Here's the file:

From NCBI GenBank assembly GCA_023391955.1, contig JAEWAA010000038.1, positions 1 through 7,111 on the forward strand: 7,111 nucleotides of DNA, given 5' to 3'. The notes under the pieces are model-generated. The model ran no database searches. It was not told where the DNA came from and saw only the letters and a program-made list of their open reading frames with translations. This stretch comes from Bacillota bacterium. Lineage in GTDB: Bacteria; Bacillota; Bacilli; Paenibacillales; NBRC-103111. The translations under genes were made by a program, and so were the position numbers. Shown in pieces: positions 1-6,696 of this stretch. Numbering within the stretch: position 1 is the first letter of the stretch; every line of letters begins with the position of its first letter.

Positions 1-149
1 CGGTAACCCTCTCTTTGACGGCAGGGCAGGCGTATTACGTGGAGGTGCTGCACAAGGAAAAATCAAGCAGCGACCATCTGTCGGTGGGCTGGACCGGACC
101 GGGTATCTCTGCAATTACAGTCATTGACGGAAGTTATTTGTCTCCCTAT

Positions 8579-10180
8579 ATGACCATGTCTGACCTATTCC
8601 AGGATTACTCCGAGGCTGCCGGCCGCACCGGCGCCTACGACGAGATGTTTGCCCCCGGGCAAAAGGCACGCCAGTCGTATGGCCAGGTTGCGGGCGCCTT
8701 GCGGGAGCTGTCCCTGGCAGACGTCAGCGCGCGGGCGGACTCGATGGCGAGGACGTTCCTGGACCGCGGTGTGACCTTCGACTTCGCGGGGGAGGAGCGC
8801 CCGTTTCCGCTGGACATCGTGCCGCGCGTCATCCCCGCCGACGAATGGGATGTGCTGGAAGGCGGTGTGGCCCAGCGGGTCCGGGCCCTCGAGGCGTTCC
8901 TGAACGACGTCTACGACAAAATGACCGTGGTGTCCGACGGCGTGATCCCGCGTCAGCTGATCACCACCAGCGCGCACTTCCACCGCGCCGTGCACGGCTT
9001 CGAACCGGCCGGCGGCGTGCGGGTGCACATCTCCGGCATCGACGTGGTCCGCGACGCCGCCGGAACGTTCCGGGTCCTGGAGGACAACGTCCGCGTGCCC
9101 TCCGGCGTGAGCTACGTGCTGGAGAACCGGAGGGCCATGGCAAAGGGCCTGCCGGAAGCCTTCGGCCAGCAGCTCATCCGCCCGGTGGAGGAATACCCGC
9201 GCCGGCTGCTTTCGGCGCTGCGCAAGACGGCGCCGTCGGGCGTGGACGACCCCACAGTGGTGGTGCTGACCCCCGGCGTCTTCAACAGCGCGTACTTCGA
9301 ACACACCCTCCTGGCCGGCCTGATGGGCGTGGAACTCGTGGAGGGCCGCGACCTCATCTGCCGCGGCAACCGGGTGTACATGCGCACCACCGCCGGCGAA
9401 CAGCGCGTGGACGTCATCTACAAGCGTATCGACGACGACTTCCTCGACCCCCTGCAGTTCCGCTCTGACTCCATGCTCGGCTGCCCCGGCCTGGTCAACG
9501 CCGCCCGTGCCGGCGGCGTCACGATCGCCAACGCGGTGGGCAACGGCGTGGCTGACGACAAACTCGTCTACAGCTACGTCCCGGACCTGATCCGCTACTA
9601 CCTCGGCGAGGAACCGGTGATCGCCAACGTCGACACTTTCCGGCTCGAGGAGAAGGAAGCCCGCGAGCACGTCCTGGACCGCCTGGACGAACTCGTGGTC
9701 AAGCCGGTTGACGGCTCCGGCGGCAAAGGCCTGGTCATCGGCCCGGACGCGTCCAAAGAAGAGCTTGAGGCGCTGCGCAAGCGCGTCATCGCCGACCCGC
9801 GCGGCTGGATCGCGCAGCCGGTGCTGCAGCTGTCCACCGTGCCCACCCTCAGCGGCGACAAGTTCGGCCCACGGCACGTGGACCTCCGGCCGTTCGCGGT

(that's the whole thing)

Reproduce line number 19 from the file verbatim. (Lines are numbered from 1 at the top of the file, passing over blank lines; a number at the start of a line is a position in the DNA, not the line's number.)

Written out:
9801 GCGGCTGGATCGCGCAGCCGGTGCTGCAGCTGTCCACCGTGCCCACCCTCAGCGGCGACAAGTTCGGCCCACGGCACGTGGACCTCCGGCCGTTCGCGGT